“Okay, let’s think on it, then. It’s not like we have to make a decision right away. We don’t even know if Alex is planning on proposing any time soon.”
Franny sipped from her glass of water. “I hope sooner.” She looked around the kitchen, letting her gaze drift into the living room. “The place will need some fixing up, but I think you’ve trained Alex enough over these last six years for him to be able to handle it.”
The idea of his mom no longer living up the road from him left a funny feeling in Robert’s chest – a feeling that was a mixture of sadness and fear. What if his mom needed him? It would take him 20 extra minutes to get to her instead of the five it took now. What if she developed health problems and what if –.
He took a deep breath, held it a few seconds and let it out quietly. There would always be what ifs and they could address each of them as they each came up. Plus, moving her in with him and Annie was something he and Annie had already discussed in the last year or so. He knew Franny could be a challenge, but taking care of her in her later years would be something he’d be glad to do after all she’d done for him over the years.
It had been three days since the doctor had told him to rest and Alex couldn’t stay at the house any longer. For one, Matt had invited Liz over and Bella was with her grandparents. The couple probably wanted some time alone to watch a movie and snuggle together on the couch. More importantly, though, he had to finish the paint job on the truck.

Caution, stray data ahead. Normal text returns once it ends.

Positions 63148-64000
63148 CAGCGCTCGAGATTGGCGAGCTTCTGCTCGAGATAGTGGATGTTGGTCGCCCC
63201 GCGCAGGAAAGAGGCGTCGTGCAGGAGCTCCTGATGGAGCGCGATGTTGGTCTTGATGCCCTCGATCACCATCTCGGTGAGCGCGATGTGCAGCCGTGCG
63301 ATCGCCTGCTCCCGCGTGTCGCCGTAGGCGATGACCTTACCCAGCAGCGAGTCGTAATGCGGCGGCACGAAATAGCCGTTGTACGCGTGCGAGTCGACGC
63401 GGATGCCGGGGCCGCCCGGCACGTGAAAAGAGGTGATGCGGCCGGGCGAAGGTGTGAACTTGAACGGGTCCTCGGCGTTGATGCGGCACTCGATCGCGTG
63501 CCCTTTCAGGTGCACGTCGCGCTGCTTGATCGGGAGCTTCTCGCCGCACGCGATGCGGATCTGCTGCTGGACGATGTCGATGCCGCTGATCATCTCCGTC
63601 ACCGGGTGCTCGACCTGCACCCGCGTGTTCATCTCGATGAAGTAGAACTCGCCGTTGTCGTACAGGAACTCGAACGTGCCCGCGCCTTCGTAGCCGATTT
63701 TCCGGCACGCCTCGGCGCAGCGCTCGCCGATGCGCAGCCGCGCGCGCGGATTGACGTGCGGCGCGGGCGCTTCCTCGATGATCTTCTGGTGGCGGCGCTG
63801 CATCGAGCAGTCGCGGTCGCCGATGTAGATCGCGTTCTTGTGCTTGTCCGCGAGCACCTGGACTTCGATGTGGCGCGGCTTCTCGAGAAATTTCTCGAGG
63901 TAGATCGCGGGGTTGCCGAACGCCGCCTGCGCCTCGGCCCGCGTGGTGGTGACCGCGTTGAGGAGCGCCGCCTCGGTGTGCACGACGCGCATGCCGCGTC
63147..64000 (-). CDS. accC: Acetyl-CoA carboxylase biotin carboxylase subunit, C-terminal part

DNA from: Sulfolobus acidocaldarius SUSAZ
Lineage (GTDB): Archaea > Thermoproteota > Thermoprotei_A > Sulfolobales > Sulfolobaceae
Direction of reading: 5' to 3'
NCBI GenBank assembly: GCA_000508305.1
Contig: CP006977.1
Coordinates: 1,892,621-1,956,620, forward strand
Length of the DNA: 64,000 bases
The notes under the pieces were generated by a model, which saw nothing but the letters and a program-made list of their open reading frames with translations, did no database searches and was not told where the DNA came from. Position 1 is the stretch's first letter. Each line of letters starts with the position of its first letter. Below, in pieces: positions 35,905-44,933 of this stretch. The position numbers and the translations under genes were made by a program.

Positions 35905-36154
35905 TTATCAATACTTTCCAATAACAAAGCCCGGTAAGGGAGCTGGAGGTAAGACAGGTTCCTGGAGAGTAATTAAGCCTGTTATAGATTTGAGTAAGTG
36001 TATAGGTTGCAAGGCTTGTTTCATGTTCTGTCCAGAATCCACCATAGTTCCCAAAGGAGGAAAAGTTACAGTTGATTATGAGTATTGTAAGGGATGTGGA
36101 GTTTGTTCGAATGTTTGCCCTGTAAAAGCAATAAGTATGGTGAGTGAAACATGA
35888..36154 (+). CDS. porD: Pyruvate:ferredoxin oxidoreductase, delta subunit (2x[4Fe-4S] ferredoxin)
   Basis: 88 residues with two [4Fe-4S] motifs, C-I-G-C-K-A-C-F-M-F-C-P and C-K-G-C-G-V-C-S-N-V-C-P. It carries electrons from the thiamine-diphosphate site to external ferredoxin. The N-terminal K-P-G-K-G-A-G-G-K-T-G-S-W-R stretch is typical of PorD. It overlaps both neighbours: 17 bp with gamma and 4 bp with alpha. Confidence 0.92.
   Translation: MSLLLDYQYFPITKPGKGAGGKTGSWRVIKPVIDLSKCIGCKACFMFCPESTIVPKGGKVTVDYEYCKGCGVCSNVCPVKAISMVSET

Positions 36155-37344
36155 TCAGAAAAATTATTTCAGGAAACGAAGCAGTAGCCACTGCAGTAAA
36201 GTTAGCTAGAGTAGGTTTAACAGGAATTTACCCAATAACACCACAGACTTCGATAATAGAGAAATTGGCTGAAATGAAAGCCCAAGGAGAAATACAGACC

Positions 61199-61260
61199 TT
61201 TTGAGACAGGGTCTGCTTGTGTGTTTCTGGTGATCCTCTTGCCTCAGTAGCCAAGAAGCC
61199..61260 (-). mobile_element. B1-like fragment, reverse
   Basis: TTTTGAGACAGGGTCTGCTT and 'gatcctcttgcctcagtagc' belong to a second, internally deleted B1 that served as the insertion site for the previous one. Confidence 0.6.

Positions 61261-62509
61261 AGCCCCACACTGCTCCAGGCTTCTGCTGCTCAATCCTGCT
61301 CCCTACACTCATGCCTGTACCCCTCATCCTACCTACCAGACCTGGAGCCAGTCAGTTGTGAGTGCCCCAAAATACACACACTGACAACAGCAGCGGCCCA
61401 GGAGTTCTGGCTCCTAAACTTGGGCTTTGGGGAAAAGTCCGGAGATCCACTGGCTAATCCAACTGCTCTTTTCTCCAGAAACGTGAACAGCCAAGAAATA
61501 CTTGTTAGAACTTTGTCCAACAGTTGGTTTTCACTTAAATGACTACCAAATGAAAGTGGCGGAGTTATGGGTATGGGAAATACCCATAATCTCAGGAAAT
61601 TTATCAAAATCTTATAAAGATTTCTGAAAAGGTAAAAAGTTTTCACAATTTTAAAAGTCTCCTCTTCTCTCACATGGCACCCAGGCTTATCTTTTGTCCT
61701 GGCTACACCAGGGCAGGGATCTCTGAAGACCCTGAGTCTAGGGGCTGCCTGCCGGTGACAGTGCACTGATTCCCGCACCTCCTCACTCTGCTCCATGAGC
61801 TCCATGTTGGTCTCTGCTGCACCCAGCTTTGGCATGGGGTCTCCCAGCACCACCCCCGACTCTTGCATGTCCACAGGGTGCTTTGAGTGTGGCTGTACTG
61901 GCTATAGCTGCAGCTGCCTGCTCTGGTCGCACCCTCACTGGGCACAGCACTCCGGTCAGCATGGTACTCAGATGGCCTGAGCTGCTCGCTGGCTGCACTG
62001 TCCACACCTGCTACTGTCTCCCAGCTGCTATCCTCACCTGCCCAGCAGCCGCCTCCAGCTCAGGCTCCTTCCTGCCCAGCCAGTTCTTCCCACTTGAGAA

Bert had already installed the engine and was finishing it up today – if a part he needed arrived that was.
“It’s about time you got here,” Bert said as soon as he walked in the door. “I just had to have Troy chase off Molly by telling her that Hannah needed to talk to her about how they’re going to handle the situation at the store without the freezers for another week. It wasn’t a lie, but still – it was a close call. She almost walked back here.”
Alex worked to take off his coat, grimacing with each movement. “Thanks for keeping her away. I appreciate it.”
Bert frowned. “What’s up with you? You look like you’ve been hit by a truck.”
“A concrete floor actually. I fell through the roof of the calving barn last week.”
“Oh man. So that was the accident you were talking about. I’m surprised you’re walking. How did the calves fare?”
“They’re completely fine. Little buggers just wanted to know what I was doing in their sleeping area.” He tossed his coat over a chair and reached for the spray paint can. “Now let’s get these doors painted so I can finish the rest of the truck in the next few days. How is it going with the engine?”
Bert winced. “Still need one part. A supplier about three hours away has it but doesn’t have a truck coming until the end of the week.”
Alex didn’t like the sound of that. “Maybe we’re not going to make it.”
Bert slapped a hand hard on Alex’s back. “Now, now, my boy let’s not be negative.”
Alex groaned. “I could be more positive if you stop slamming your hand on my sore back.”
“Oh, yeah. Sorry about that.” Bert wiped some grease off a car part and laid down to slide under the truck. “So, have you thought anymore about that whole proposal thing?”
Alex placed a painting mask and respirator over his face. “You know, I’d like to talk about it but I don’t think you’ll be able to hear me well under this mask so I’m going to get to work.”
“What?” Bert called from under the truck.
“Exactly,” Alex mumbled glad to have avoided the topic again.